3 Methods for Identifying and Leveraging Customer Needs
To truly succeed, businesses must capture consumers’ attention and satisfy customer needs.
The key to this is to develop products and services that stand out and appeal to the market. In other words, they need to be better than the competition, not just new and flashy.
If you want to improve your business or find a new way to grow it, understanding your customers will help you bring the most value to their lives.
Establishing Consumer Needs
To provide value to your customers, you must have a clear understanding of their needs.
Customer needs are problems that people are trying to solve that motivate them to shop for a product or service. There are numerous types of customer needs, including functional, social, and emotional needs.
It can be hard to understand your customers and what they are looking for in a product. Jobs to be done (JTBD) theory states that customers don’t just buy products; they “hire” them to get a job done.
Customers choose products based on their needs. If you understand what jobs your customers are hiring your product or service for, you can create a powerful value proposition and drive innovation within your organization.
Jobs to be done theory helps you find solutions for your customers’ problems.
By aligning your company’s offerings with the jobs your customers need to be done, you can create new value for them. You can also avoid disruption by staying relevant.
Methods of Identifying Customer Needs
There are several ways to discover what your customers want.
Whether you are looking to improve your existing product or service or looking for new products and services, you can find valuable insights from a couple of sources such as current customers, former customers, and non-customers.
Here are three strategies to help you develop a better understanding of your customers’ needs so you can provide them with better products and services.
Strategies For Identifying Customer Needs
The first step to identifying the jobs people hire your product or service is to look inward. As a customer, you know yourself best.
Reflecting on your behaviours and experiences can offer clues to the jobs you’re hiring your product or service to do.
As an example, let’s say you’re trying to grow your product offering.
Think through the last time you purchased a product like the one you want to create.
- What motivated you to buy the product?
- What were other options available to you at the time?
- Why did you choose that product over the others?
- What goal did the product help you achieve?
When you decide, it’s easy to assume that you did so for a particular reason. However, look at all the factors that influenced this decision.
2. Watch How Others Behave
In addition to reflecting on your own experience, you should observe other people.
Observation is an excellent way to understand what people need. Placing yourself in their shoes, you’ll gain a deep understanding of how each stage in the process looks.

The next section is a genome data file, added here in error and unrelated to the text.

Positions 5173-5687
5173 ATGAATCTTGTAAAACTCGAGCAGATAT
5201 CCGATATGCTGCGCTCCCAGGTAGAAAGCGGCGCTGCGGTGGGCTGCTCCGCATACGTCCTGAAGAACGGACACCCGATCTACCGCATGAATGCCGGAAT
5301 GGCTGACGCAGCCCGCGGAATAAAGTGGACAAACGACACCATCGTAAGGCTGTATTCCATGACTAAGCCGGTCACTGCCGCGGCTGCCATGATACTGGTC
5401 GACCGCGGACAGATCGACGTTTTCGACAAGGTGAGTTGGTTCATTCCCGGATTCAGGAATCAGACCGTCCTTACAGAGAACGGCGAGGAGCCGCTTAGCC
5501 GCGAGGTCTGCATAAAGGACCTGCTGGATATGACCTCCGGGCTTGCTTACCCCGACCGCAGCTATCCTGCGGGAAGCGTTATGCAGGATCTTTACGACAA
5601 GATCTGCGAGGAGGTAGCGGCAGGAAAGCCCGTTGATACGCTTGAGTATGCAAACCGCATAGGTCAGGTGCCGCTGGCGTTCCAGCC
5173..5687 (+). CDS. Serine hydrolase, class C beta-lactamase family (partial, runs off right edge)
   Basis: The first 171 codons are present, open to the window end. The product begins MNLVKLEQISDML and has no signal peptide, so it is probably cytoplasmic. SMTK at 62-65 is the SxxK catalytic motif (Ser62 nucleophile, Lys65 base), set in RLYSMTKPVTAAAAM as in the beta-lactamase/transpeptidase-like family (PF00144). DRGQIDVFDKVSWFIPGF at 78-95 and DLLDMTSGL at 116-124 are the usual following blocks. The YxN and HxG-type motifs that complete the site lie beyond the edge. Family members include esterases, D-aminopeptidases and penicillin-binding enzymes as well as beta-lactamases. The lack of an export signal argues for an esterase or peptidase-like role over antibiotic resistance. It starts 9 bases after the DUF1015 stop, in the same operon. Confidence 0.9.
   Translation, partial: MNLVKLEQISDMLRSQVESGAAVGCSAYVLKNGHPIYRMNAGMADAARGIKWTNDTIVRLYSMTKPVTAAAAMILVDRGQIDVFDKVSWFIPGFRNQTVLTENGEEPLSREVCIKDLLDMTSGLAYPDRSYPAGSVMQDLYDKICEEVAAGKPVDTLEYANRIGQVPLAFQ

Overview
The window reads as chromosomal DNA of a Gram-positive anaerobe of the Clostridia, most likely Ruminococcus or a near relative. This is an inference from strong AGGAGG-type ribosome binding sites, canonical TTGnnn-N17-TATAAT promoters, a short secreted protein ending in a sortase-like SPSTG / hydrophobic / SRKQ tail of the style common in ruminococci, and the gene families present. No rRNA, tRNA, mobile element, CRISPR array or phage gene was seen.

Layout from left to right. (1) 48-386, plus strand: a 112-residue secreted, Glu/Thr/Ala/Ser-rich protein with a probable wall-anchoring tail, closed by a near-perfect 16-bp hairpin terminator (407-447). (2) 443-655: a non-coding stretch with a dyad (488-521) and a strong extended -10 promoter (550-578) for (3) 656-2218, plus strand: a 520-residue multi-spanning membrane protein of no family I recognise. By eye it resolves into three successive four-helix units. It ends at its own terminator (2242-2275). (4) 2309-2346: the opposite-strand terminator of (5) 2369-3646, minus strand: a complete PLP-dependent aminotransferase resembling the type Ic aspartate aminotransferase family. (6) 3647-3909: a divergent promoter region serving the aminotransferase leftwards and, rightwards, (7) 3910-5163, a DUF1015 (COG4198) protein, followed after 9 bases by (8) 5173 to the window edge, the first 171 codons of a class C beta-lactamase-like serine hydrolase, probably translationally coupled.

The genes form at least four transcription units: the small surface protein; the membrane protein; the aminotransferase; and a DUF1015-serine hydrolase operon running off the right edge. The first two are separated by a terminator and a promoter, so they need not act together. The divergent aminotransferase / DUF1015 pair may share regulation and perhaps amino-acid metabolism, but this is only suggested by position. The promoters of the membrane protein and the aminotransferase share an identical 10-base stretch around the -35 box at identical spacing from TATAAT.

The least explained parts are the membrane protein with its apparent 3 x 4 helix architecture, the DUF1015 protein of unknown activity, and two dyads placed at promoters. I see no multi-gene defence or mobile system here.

You may observe how they use the product, their goals and their problems.
Sometimes people use workarounds to achieve something that another product or service is supposed to do.
If you can figure out why a workaround is being used, and if you can meet that need with a better product or service, you may have found an under-served market.
3. Interview People
To learn about why people decide to buy from you or not and build on your observations, interview current, former, and non-customers.
The people who choose to use your business are your most valuable assets. They can help you identify why they choose you.
Customers who have left your business can help you understand why they left.
Former customers and non-customers can provide insight into why they didn’t need your product or service.
Boosting Innovation with Customer Needs
When you want to understand your customers and their jobs, reflect on your own experiences, and study those you observe around you.
Conduct interviews with those who fit your target audience. That’s how you can understand who they are and what they want.
You’ll be in a position to answer critical questions like:
- Why are they buying your products?
- What can you do to make it easier for them?
Ultimately, finding out what your customers’ jobs to be done are (and what they mean for your product) can help you improve your product in ways that are important to them.
Understanding the job a consumer needs to be done is the key to selling a product.
If a business understands the customer’s job and then provides a perfect product, the odds of success are dramatically improved.
The jobs to be done theory is a way to organize for innovation. It helps companies meet the needs of their customers and achieve differentiation from competitors.
In essence, the company positions itself for long-term success.